We create an agenda with all “demoable” projects, and someone from each team gives a quick presentation of what they’ve build and how they came up with the idea. We also ask every team/participant to prepare a short video/GIF of their project in action.
On our video call, we leave all microphones unmuted so we can cheer and clap and show appreciation for every participant.
We also record the Demo Day Call, so that people who weren’t able to attend (timezone difficulty, sick leave, etc.) can catch up on it.
After the hack week: Survey and report
There are a couple of things we did after the week ended to understand how everyone felt about the hack week, and how the general engagement was.
We found it useful to share a quick survey after the hack week, asking for feedback and what everyone liked. We did this with a simple Google Form, but you can use whatever tool is at your disposal and is easiest to setup.
We also shared a report with the whole company a couple of weeks after the hack week, with information to show how effective the hack week was in terms of engagement and overall contribution to the company. Here are all the things we put into our report and:
- How many participants from what teams took part?
- How many project ideas did everyone come up with?
- What types of projects were worked on and what happened to those?
- Was anything shipped to users? Was anything shipped for internal use?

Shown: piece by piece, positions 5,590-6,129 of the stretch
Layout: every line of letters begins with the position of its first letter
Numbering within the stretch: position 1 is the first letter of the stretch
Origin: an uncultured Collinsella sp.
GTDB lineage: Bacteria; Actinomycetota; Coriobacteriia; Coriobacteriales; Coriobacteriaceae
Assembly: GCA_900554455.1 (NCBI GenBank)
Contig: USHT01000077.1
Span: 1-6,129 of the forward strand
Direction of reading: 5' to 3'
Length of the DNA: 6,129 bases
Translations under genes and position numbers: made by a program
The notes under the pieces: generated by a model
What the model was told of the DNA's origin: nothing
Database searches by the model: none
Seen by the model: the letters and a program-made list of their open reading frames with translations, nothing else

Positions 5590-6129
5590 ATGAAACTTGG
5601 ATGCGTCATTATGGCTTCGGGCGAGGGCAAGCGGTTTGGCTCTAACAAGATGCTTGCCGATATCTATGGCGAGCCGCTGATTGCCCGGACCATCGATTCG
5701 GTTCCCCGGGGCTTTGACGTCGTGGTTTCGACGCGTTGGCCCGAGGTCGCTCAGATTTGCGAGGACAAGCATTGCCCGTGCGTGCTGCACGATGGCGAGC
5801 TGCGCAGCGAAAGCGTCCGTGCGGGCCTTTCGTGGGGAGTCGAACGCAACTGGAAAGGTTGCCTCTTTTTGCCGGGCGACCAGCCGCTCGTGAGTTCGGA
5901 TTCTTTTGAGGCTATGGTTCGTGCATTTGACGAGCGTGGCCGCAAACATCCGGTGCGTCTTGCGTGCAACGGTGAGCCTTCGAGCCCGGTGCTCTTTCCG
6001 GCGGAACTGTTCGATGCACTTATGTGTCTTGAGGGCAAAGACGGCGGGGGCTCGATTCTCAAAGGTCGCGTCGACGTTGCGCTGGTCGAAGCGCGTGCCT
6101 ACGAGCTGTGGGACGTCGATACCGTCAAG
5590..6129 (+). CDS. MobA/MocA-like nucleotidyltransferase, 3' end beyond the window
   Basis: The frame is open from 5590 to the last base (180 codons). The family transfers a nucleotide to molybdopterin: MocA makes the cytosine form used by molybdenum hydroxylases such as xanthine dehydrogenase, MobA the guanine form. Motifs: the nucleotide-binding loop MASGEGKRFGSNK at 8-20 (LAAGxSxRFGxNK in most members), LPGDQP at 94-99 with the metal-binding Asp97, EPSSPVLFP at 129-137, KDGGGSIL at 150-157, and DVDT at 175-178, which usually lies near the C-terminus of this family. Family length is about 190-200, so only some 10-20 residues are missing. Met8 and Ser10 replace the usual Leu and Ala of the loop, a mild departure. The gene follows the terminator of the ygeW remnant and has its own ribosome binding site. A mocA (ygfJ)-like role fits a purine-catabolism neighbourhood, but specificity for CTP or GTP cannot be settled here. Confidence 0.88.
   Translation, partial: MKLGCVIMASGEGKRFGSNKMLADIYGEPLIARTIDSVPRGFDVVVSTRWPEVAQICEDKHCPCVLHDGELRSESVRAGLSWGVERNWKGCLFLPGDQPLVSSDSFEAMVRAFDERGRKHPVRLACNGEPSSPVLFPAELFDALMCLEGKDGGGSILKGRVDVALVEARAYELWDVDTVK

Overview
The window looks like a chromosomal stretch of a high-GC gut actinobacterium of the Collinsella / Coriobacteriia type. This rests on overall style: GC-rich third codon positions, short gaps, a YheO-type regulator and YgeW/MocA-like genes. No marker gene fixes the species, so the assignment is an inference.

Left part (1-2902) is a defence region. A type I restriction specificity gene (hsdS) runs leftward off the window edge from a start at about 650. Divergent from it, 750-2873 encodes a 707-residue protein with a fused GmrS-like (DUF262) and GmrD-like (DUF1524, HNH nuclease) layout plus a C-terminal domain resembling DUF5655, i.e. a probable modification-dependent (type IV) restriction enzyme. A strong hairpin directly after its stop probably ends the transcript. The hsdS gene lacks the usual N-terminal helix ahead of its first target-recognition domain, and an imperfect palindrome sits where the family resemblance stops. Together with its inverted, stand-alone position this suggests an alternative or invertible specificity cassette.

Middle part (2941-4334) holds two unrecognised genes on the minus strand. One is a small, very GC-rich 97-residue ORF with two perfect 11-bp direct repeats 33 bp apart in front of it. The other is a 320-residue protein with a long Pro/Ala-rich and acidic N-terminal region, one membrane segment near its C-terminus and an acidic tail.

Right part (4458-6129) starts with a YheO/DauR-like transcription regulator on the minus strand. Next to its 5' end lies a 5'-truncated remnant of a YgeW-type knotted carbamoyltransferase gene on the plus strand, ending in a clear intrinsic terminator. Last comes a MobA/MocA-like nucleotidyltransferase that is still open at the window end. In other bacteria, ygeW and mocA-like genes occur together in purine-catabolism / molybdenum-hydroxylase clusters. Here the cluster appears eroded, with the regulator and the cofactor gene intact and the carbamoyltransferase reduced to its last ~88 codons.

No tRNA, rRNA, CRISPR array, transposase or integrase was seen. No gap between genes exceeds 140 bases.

- How was the general feeling? What did people like? What should be improved in future iterations?
Results of our latest hackathon!
So how’d we do at our latest hack? Pretty well! According to our post-event survey, engineers enjoyed the time and are looking forward to the next one.
Participation: Out of Buffer’s 29 engineers:
- 17 took part in the hack week and finished a project for Demo Day
- 4 took part in the hack week but didn’t finish their projects due to illness or other more urgent projects
- 4 were out for vacation
Projects: We had a total of 42 proposed projects from across the company. Out of those projects:
- 20 projects had at least one builder or more
- 16 projects were finished for Demo Day
- 4 projects were unfinished
New projects shipped: After demoing all the projects, we had the following result of product value shipped:
- 7 projects are being shipped soon, or have been shipped already
- 5 projects are work in progress and need more engineering/product work
- 3 projects are currently on hold and might not be released
Here’s a closer look at just a few of the projects that we built at our latest hack week:
Publish: User Tagging within Photos
Reply: Shopify User Order History Integration
Publish Mobile: Shopify Product Selector
Improvements for next time
We’ve already had some great lessons in our last edition just by asking how it felt. Here is what we took away from it:
Things we want to keep
- Engineers really liked voting on a theme and want to do it again.
- The general timeframe of 3 days + 1 demo day felt great.
- We want to continue to ask non-engineers to contribute ideas and thoughts.
Things we can improve on
- Better Demo Day Video Call with more excitement around the demo part of the hack week. Maybe introduce prizes or something similar?
- Encourage more general engineering projects and other ideas and maybe even cross-team projects
Over to you!
Now over to you: Have you hosted a hackathon or other event at your company? What did you learn from it? We would love to hear your thoughts!